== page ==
Abit IP35 Pro Review


Key Specifications

  • Review Price: £105.00

There are not one, but two versions of the Abit’s IP35 motherboard, but both use the Intel P35 chipset. There’s the IP35 Pro that we’re reviewing here and the basic IP35 which costs £76. The IP35 has a single graphics slot, SATA RAID, HD audio and Gigabit Ethernet so in essence it’s a basic motherboard that supports the latest Core 2 processors. Truth be told the IP35 doesn’t look too impressive as the list of features is very similar to P965 motherboards from last year yet the price is £15 higher.

By contrast the IP35 Pro packs in a stack of extra features that are aimed at overclockers and gamers for a price that is only £29 higher than the IP35. During the testing for this review I gave the IP35 Pro an especially good thrashing because it was the platform that I last week used to review a 2GB kit of Kingston KHX9600 memory.

The layout of the IP35 Pro is dictated by the dual graphics slots, which split the 20 lanes of PCIe in the usual P35 way with 16 lanes going to the primary slot and a mere four lanes going to the secondary slot. The main graphics slot is spaced sufficiently far from the latches on the DDR2 memory slots that you can remove memory without touching the graphics card, and if you do need to remove the graphics cards you can release them without trouble. This sounds simple – heck it IS simple – but it’s amazing how many motherboard manufacturers get this sort of detail wrong and make life difficult for their customers.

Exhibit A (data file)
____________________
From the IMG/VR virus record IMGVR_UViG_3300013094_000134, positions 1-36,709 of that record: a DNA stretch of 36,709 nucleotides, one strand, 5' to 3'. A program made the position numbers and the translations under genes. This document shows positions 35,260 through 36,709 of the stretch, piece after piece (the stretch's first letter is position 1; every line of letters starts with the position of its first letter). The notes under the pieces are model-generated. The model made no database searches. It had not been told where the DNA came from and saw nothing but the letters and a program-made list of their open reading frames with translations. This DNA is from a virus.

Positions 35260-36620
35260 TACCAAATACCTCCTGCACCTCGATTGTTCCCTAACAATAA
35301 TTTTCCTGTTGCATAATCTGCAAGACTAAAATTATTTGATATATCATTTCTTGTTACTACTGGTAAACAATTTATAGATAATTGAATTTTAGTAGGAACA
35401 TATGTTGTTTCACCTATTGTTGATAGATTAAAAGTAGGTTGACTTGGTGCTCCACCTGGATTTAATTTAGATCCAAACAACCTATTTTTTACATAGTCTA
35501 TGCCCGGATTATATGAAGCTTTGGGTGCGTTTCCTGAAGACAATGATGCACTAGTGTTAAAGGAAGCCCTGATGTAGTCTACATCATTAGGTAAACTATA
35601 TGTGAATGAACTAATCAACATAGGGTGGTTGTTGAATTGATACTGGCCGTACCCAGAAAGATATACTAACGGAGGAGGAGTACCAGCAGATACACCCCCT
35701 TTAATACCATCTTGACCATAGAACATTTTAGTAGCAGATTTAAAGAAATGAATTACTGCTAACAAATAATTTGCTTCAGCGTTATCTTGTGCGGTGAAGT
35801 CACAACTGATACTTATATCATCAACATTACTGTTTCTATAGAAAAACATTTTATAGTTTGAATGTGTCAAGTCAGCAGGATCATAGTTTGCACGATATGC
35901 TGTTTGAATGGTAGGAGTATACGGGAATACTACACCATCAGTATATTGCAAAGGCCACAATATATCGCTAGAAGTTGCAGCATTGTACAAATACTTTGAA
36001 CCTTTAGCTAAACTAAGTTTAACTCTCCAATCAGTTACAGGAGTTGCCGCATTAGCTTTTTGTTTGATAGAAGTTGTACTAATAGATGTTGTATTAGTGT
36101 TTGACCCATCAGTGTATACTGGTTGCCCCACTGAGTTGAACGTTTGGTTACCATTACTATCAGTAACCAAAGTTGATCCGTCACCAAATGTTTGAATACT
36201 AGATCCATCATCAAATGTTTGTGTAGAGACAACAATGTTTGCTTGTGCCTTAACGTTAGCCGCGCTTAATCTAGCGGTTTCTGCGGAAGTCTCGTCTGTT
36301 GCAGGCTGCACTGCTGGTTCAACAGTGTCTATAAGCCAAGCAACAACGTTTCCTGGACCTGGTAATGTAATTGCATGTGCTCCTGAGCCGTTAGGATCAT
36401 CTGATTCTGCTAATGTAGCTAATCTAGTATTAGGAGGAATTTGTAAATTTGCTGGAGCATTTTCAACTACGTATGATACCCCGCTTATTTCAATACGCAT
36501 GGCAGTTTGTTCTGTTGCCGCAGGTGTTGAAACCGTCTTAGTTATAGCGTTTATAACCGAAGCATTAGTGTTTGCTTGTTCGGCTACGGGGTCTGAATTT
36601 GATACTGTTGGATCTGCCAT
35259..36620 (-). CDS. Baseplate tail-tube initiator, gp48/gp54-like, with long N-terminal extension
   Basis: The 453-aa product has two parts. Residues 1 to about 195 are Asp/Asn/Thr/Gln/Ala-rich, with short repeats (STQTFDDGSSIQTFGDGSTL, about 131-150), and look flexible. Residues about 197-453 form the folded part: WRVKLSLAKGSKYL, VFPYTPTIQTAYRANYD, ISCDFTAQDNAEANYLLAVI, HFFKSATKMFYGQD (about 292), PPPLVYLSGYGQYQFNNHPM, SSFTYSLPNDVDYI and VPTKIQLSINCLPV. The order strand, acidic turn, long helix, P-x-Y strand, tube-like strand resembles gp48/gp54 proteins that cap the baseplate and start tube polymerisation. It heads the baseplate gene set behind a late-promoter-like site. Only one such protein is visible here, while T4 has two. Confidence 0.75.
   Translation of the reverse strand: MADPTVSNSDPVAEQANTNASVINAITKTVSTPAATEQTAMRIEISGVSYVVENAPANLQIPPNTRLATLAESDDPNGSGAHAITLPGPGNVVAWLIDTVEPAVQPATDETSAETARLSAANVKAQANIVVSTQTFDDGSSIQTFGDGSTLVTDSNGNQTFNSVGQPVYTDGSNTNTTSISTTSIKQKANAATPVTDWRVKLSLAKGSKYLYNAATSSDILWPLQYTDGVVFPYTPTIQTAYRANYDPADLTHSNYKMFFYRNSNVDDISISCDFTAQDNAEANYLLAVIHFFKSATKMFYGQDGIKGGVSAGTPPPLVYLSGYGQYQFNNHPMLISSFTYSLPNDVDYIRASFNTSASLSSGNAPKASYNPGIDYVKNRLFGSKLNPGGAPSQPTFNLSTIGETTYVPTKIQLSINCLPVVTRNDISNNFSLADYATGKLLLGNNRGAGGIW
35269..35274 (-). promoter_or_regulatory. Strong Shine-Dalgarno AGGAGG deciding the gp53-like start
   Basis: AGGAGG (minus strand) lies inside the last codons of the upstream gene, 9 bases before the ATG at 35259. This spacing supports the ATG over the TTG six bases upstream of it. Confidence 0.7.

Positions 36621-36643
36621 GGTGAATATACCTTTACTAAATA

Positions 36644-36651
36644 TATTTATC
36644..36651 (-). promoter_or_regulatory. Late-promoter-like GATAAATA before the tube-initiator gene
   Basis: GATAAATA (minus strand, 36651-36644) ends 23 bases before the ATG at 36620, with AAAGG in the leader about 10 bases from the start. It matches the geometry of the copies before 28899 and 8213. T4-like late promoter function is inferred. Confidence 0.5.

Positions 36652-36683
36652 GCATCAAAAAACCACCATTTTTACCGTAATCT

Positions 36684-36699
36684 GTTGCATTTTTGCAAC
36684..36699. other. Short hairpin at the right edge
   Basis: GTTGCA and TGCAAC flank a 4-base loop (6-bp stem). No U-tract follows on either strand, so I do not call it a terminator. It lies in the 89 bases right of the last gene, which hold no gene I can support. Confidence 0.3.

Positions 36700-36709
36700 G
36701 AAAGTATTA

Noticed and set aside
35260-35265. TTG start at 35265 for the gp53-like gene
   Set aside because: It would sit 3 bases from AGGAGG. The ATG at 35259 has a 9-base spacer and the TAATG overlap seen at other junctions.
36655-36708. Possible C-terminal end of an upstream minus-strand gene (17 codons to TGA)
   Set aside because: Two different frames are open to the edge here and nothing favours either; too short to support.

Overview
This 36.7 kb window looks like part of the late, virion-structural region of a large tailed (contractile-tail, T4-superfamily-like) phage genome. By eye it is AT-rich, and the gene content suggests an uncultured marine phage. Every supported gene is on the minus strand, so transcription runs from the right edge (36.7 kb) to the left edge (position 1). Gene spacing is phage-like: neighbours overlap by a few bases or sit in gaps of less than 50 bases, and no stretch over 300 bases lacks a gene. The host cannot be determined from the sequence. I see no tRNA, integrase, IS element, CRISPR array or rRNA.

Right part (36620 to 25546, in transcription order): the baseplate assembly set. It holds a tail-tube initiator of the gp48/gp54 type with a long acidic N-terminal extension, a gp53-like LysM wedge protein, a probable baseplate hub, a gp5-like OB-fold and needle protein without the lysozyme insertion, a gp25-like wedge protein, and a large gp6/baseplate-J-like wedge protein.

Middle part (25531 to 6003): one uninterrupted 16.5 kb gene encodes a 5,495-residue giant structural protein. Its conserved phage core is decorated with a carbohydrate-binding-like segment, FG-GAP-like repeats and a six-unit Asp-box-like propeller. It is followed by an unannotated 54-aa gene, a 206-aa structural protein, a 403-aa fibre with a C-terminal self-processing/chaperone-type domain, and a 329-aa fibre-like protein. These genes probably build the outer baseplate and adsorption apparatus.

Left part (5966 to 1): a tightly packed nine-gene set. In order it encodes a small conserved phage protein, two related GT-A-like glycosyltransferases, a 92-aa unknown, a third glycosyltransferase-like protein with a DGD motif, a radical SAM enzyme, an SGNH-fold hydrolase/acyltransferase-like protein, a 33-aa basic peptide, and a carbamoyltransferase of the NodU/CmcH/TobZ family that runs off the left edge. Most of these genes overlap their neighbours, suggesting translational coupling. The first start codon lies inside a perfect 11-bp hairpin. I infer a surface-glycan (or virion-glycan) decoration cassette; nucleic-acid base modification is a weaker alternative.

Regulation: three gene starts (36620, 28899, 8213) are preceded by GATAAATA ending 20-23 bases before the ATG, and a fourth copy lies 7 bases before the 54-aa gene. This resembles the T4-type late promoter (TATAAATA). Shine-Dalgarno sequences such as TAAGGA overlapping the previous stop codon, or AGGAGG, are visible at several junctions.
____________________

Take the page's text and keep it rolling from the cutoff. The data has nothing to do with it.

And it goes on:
Abit has equipped the passive cooling system that links coolers on the Southbridge, Northbridge and power regulation hardware with heatpipes. It’s the cooling system of choice on modern Intel motherboards as it enables the use of a tiny low profile Southbridge cooler that stays clear of even the most chunky graphics cards. Abit has named the cooler SilentOTES, which is a bit grand as it’s all quite conventional but the copper colour looks very smart and the extensive finning provides plenty of surface area to assist cooling.

The area around the LGA775 processor socket is very tidy with stacks of space for even the largest CPU cooler. The two power connectors are positioned neatly at the edges of the board with a four-pin Molex connector just above the second graphics slot in case you feel the need for extra juice.

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